Jane Vogel (email@example.com) is a youth leader at Wheaton (Illinois) Christian Reformed Church, and coauthor of Sunday Morning Life: How and Why We Worship (Faith Alive Resources, 2003).
Articles by this author:
Easter sometimes falls during spring break, when many families travel. This piece is not so much for worship planners as for families in your congregations who may be away from their home church; you may wish to consider using it in your church newsletter.
We presented service plans for the three Old Testament fall festivals in Reformed Worship 61 (Sept. 2001). The three springtime Old Testament “religious festivals” are
[Family of four—Mom, Dad, two kids aged 8-12—enters the sanctuary. They are dressed for a summer outing and carry things for a picnic: lawn chairs, blanket, picnic basket. They also have Bibles.]
Child 2: [running ahead] Hey, everybody! I think this is the place.
< strong >Child 1: I don't think so. I think its further south.
Throughout the Old Testament, God commands his people to observe special holidays. Chief among them are three fall and three spring festivals. The fall festivals were all celebrated in the same Jewish month of Tishri; the equivalent of our September/October:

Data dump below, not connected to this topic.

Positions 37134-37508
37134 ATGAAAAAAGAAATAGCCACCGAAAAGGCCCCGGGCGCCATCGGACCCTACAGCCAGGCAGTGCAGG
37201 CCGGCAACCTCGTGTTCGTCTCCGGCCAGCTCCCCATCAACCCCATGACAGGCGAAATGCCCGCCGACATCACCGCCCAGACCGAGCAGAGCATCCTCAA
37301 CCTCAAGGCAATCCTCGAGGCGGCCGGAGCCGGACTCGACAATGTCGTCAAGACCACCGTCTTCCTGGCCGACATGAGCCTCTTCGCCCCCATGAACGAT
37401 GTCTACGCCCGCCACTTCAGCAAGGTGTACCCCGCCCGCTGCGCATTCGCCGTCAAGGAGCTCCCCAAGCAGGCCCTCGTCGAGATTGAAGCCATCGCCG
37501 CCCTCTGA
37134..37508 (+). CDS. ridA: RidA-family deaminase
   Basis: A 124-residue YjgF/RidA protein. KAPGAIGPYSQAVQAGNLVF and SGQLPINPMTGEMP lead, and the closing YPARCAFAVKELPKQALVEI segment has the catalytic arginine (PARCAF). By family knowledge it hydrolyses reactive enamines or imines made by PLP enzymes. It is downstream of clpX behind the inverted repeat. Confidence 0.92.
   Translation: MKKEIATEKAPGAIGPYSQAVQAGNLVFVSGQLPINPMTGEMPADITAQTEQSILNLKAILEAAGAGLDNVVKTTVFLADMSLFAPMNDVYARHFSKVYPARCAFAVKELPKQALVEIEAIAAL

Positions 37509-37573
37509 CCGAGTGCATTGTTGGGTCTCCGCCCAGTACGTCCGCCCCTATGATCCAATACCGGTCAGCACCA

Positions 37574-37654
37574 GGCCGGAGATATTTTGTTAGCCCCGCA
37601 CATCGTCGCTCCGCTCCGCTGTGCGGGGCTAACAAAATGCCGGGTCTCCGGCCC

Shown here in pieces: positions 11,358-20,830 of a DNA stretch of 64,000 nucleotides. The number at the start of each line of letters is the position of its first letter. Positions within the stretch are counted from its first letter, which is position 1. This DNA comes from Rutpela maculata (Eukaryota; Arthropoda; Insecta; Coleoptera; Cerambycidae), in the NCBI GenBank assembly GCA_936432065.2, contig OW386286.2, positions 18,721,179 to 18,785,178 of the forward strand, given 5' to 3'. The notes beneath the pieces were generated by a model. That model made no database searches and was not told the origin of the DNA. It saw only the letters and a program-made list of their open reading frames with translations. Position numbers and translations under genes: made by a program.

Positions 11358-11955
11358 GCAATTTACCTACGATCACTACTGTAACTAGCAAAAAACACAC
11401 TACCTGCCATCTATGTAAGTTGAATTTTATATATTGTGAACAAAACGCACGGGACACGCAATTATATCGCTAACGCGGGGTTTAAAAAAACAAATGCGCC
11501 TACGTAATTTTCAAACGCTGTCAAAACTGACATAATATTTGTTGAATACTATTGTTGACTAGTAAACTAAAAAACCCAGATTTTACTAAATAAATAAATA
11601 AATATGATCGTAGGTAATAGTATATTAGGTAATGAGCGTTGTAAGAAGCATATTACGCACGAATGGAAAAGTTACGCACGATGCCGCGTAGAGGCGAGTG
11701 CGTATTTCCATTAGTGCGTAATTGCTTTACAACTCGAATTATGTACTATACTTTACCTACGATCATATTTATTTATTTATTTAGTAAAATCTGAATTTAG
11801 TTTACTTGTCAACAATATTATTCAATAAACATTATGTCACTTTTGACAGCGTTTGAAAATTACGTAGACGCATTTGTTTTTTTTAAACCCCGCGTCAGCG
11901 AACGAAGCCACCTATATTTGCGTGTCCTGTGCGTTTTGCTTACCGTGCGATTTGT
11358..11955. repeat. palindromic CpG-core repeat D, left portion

This piece is an excerpt from one of the weekly e-mail newsletters she sends to all college students away from their home church. (http://www.mcs.com/-w crc/)
I'm a front-row kind of person—always have been. Rut on Pentecost Sunday morning, when we arrived at the outdoor joint service/potluck with Vietnamese New Hope Christian Reformed Church, the lawn chairs were already spilling down the hillside, so we settled in.
We planned this service as part of an evening series on the book of Nehemiah. It focuses on the feast of booths or tabernacles (sukkot). With a little bit of tweaking, it could be an interesting service either for the time of sukkot or else possibly a service for the first Sunday of Advent.
Reinventing the Youth Service: Discipling young people in a way that benefits the whole congregation
If you’ve ever suffered through trying to organize an unfocused group of teenagers into a cohesive team of worship leaders, you may have asked yourself, “Why are we doing this?” That’s the way we felt when we started working with our church youth group eight years ago. It took us a while to figure out how the youth service we had inherited fit in with the rest of the youth ministry program. Were we only going through the motions each year because “We’ve always done it that way”?